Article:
When I was finished with my photos I found my seat in this show in Box F of all places. Box F on the left side of the theater looking at the stage. My view was amazing. No one was in front of me and no one was behind me. I could see down at all the people in the orchestra seats. I enjoyed looking at them and how much they were enjoying the show. The only awkward thing about sitting in the box seats for a concert is when it’s time to stand up and get into a song, it’s hard not to feel on display to the rest of the audience. The truth is, no one was looking at me. Why would they be? But when Toto broke into “Rosanna” and I stood up and danced and clapped along, I quickly realized I wasn’t hidden among the rows of people but in an individual chair along the Box F railing for all to see. Fingers crossed there isn’t any embarrassing video of me out there dancing to this song. I mean let’s be honest. It’s virtually impossible to not get into it when you hear “Rosanna”. Trust me, I wasn’t the only one lost in the moment of that song. How many times have you heard it? And here we were hearing it live! It was a really fun moment in the show. Fun fact, “Rosanna” was written about keyboardist Steve Porcaro’s one time girlfriend Rosanna Arquette.
Following “Rosanna”, Toto sat in chairs along the front of the stage for a “Storytellers” segment of the show. They told us what an honor it was to be here “on this special night in this gorgeous theater.” They then told us they would share songs across the scope of their careers. They began with “Georgy Porgy” off of their album Toto. Then original member Steve Porcaro told the story of the next song. He said he wrote it about his daughter being picked on by a boy at school. When hearing the details he realized it was because the boy liked her. I was surprised when Toto then began performing “Human Nature” a hit song for the late Michael Jackson. It’s amazing that Toto has done so much as a band and yet written and performed for so many others. Look it up, they’re all over the place. Songs you’ve loved forever and had no idea they had a hand in. It’s impressive.
The storyteller’s segment ended and the band fired things back up. I again marveled at Joseph Williams’ voice and his dance moves. The guy can move! I’m sure this is old news to true Toto fans, but I was shocked to find out that Williams is the son of legendary composer John Williams! During band intros, Steve Lukather mentioned jokingly that when they were kids he would ring Williams’ doorbell and it would always be to a new melody John Williams had been working on. Then he played a part of the Jaws theme.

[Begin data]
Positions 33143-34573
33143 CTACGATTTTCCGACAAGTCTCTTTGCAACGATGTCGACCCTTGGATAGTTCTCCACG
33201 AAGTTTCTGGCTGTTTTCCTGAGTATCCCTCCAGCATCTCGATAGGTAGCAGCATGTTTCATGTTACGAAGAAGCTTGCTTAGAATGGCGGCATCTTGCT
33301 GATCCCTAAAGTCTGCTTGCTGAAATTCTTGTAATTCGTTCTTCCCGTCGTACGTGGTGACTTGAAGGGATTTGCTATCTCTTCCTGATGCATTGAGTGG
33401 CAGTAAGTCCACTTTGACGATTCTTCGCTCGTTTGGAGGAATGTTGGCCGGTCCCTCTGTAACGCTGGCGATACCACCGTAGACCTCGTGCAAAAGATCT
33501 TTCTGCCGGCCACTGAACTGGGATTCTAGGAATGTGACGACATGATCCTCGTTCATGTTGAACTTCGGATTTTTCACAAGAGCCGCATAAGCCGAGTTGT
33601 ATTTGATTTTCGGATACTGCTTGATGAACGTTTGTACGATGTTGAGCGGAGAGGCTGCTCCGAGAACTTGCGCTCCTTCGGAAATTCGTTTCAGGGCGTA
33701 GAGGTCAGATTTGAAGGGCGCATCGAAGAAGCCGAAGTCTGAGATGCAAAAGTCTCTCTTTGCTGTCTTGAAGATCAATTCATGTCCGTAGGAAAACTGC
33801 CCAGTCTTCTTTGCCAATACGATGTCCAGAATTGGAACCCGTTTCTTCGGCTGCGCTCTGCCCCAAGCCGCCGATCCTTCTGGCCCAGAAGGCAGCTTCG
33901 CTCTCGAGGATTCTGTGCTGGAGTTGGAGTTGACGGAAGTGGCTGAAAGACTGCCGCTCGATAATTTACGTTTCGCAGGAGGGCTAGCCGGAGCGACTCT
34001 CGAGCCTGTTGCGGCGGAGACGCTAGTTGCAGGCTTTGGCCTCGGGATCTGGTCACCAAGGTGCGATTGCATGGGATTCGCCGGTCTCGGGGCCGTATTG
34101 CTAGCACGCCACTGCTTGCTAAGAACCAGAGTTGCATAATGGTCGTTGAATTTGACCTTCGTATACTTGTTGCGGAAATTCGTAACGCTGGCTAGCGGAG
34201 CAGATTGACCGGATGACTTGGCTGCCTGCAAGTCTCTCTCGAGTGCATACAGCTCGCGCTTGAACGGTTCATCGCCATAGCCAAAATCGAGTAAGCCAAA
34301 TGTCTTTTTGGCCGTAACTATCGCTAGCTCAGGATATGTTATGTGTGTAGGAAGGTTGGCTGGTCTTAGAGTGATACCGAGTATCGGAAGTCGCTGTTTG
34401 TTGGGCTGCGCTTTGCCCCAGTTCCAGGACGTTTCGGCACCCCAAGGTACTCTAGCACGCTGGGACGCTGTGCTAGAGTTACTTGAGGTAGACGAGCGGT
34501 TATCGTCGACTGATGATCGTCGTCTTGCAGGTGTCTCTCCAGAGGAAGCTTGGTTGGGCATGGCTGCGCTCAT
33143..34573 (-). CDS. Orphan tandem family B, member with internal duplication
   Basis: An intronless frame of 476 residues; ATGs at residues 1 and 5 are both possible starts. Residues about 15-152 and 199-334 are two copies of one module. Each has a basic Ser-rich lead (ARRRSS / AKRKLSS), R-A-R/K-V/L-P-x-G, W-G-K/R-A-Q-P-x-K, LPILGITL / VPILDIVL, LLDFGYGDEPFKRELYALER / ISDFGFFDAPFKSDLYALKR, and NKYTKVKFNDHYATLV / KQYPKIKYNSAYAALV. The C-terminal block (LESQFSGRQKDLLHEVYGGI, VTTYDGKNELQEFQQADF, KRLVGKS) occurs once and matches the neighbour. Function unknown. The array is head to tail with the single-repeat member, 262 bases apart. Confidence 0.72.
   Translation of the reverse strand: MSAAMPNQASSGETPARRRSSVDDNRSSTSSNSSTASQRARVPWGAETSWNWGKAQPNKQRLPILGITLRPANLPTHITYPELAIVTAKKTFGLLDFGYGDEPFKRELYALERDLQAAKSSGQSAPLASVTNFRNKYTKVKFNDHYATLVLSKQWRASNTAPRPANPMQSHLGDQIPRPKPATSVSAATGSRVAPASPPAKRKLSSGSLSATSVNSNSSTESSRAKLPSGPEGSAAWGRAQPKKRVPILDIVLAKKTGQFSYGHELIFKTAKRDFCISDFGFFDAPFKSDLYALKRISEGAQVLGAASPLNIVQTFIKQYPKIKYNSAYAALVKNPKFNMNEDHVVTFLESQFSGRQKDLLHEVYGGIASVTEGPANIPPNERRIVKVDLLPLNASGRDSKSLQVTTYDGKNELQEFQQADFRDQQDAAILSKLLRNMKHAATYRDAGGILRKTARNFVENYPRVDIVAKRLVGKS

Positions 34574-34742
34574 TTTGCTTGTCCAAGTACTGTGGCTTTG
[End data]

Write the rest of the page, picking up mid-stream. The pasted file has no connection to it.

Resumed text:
A major highlight for me and the crowd was when Steve Lukather dedicated Toto’s cover of the Beatles classic, “While My Guitar Gently Weeps” to its author the late great George Harrison mentioning that it was he who inspired Lukather to learn the guitar. When the song was over, the entire audience rose to give the band and particularly Lukather a standing ovation.
The moment finally came. You know what I’m talking about. Even Steve Lukather knew how much the audience was anticipating this. He said to the audience, “Do you want to hear that one song? Are you ready for that song?” We all knew what he meant and so do you. “Africa”. The answer was YES! Yes, Steve, we were all ready to hear “Africa”. The song has had a huge resurgence as of late due to the Netflix show Stranger Things and Weezer’s cover of the song. It did not disappoint. For one, the band sounded amazing. The crowd could not have been singing louder. Toto even extended the song a little to give the band an opportunity to shine and to give the audience their chance to sing. It’s hard for this not to be the major highlight of the whole show.
Toto is an extremely talented band. To have been around for over 40 years is no easy task. Missing was original member David Paich who has decided to stay home from touring due to health reasons. It would have been great to see him but we all hope he’s doing well and can join the band here in Salt Lake City next time. He can rest assured that the rest of Toto are representing themselves brilliantly.